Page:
Dear Public School Friends: Don’t.Home.School

by Allie Olsen

Hey public school friends… homeschoolers do not do school at home and we don’t think you should either!

I know you’re scrambling now that kids are home and work is at home and teachers are sending school home… we want to help! Below are some protips (we’ve schooled & worked from home for over a decade) and ways you can stay organized & get school done without constantly nagging the kiddos.

public schoolers dont homeschool

First, can I demystify homeschooling real quick? {I know that should read quickly. Don’t judge. LOL}

  • we don’t teach each child & each subject separately (sharing subjects creates family memories!)
  • we don’t have workbook pages for every subject (we love to learn by doing)
  • we don’t sit at desks start to finish (we enjoy flexibility!)
  • we don’t take quizzes every week to test a child’s understanding (Because we talk with them all.day.long. We know if they understand or not! And if they don’t, we re-teach until they master the concept.)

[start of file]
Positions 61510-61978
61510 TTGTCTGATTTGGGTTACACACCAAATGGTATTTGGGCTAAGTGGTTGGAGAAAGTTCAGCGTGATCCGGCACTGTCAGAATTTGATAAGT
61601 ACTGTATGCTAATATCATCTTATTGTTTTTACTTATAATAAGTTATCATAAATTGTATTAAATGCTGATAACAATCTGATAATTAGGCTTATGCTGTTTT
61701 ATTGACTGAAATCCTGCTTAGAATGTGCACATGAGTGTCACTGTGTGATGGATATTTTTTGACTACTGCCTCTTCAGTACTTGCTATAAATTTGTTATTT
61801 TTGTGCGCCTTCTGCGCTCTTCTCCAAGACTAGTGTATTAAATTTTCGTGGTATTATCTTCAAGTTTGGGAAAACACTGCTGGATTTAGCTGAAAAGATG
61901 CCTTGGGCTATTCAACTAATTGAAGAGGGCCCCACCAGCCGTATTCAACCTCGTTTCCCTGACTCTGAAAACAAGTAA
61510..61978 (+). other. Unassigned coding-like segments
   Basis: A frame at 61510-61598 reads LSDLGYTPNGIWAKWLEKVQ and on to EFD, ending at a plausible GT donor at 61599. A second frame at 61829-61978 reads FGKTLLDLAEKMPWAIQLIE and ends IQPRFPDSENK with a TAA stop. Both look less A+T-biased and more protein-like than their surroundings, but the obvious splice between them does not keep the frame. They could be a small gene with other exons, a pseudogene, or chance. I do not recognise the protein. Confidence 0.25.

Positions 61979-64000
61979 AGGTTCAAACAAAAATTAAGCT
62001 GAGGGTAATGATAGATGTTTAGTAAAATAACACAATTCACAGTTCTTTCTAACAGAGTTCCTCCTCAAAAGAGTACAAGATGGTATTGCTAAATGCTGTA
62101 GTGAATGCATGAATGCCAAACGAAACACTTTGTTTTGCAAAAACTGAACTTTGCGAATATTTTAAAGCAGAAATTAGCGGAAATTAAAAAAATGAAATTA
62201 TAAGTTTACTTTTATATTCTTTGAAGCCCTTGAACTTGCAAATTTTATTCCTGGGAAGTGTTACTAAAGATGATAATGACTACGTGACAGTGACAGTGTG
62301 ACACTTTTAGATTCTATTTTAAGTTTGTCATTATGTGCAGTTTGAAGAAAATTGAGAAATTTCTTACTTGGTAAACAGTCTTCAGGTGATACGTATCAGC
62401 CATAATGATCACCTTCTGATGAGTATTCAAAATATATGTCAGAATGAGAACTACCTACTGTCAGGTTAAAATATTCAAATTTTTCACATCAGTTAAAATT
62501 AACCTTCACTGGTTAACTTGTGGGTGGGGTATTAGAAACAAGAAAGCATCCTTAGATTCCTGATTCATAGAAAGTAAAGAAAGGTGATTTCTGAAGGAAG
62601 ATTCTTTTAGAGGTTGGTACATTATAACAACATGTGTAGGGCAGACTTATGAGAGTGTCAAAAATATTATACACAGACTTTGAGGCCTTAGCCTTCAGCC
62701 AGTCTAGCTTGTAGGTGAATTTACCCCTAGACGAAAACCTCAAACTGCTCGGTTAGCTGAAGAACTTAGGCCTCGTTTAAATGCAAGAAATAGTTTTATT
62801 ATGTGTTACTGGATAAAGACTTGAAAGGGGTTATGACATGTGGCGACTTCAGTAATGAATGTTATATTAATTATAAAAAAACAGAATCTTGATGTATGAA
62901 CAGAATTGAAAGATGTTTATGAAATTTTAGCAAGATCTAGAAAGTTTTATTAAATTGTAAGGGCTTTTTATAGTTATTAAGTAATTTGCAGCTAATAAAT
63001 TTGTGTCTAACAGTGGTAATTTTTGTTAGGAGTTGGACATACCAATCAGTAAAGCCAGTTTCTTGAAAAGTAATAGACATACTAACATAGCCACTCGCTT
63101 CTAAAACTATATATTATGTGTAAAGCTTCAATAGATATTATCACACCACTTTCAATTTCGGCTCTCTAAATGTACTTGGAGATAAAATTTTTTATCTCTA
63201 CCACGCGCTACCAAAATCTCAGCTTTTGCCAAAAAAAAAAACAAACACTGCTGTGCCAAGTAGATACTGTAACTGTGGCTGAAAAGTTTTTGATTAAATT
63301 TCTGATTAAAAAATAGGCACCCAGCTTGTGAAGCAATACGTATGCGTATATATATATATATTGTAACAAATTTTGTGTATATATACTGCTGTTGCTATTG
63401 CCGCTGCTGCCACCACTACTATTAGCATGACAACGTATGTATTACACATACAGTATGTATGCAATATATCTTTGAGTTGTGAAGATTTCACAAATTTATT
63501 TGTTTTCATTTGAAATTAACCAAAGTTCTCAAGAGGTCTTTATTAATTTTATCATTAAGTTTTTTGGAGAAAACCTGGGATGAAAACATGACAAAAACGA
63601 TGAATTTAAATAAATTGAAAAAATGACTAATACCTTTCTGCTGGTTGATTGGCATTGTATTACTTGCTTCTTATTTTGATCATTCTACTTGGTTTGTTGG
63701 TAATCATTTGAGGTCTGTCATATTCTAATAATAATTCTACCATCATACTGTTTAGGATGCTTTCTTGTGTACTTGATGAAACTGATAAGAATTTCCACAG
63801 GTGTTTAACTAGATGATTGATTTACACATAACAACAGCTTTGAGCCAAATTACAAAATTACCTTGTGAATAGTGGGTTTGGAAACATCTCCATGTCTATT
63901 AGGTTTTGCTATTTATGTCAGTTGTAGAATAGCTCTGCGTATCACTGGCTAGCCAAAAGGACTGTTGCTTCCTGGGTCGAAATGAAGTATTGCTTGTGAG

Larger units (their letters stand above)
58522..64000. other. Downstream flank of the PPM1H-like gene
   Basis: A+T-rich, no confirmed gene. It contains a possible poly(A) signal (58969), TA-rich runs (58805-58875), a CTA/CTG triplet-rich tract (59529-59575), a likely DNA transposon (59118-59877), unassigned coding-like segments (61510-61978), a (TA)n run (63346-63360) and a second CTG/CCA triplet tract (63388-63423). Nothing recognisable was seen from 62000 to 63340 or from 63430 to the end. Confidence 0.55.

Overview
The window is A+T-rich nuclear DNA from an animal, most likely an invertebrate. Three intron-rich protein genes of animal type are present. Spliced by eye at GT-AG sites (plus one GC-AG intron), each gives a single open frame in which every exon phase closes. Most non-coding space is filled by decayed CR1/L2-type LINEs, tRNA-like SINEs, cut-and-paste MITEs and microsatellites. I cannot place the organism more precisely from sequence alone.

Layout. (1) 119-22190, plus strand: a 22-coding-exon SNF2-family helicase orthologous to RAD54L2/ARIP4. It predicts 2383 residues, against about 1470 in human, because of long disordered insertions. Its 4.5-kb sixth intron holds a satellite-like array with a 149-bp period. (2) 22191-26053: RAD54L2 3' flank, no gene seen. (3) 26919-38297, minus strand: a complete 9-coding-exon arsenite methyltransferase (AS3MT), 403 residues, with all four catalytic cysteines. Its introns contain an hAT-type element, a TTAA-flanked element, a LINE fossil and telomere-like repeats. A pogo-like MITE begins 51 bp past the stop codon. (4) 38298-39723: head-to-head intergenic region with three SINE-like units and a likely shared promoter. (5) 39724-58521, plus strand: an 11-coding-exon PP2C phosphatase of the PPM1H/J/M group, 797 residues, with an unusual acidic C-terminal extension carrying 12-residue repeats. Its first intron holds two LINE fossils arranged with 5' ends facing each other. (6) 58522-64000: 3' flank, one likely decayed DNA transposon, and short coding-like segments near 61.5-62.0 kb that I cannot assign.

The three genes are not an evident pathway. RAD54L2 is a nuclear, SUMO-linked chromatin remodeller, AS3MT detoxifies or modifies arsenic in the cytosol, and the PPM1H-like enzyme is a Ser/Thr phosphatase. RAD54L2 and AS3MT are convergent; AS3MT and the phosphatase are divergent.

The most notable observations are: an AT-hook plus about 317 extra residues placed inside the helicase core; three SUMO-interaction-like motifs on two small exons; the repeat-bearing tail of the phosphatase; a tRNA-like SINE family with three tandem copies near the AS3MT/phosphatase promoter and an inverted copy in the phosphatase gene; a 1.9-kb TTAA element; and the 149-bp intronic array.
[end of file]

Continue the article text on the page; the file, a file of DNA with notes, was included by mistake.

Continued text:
• we don’t spend all day schooling (no classroom management saves a lot of time!)

Homeschooling looks different from a day in a traditional classroom. So don’t panic and think you need a degree in education to teach your children in the coming months. You taught them to tie their shoes, to read, to share and you’re teaching them to cope with social changes. With the help of your district & the work they’re sending home, you can teach your child!

getting into the routine of homeschooling

Homeschool 101-1: Establish a Routine
how to start homeschooling

DO: establish a routine
DON’T: expect school to take 6 hours

Let’s talk about the length of the school day. It will help you to know that most homeschooled elementary students spend 2-3 hours max on school work daily, middle school students spend about an hour per subject and high school a little more than that. Here’s a post about our family’s school day for reference.